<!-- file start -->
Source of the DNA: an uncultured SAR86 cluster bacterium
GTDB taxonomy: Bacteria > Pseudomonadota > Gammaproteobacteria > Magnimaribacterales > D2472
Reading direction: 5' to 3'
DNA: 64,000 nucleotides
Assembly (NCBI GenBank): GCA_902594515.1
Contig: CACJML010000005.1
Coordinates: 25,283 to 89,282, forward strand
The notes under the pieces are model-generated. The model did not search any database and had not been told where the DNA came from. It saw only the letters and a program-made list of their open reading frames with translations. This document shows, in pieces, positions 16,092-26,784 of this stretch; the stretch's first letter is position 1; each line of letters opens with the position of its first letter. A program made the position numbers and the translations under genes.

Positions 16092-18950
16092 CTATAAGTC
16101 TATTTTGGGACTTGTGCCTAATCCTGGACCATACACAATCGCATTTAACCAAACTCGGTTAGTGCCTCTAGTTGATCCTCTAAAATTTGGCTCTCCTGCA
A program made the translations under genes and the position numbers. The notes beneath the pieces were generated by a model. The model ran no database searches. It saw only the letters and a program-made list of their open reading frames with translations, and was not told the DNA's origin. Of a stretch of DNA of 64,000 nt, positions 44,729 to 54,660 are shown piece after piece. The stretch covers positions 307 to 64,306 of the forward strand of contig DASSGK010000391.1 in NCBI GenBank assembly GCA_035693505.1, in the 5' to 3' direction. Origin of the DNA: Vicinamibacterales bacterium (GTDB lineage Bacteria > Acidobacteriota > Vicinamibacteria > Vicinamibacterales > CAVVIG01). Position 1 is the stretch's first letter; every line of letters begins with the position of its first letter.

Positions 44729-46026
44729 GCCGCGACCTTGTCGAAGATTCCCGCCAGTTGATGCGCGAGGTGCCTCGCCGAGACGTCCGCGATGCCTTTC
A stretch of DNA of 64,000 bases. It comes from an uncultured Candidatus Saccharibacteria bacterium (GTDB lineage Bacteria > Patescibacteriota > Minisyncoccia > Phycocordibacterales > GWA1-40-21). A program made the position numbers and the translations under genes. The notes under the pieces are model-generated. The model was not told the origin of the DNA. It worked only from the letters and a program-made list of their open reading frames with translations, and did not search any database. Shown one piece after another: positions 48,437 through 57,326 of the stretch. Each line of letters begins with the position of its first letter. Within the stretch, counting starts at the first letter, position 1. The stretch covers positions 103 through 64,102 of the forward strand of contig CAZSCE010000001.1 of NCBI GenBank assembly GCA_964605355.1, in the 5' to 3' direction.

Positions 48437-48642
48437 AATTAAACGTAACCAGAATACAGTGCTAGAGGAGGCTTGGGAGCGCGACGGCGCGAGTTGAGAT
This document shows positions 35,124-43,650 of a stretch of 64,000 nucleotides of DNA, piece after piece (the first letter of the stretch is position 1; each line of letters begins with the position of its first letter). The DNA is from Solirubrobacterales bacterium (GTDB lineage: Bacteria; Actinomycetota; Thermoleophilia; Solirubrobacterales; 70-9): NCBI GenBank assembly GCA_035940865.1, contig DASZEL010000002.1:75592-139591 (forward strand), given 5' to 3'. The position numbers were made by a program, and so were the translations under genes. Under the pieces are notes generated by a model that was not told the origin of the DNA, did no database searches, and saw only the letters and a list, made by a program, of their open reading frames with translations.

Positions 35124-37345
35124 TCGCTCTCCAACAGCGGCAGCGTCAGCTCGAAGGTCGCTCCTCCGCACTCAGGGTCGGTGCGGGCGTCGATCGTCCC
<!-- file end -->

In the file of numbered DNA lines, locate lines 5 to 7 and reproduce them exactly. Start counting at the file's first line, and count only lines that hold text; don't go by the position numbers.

Assembly (NCBI GenBank): GCA_902594515.1
Contig: CACJML010000005.1
Coordinates: 25,283 to 89,282, forward strand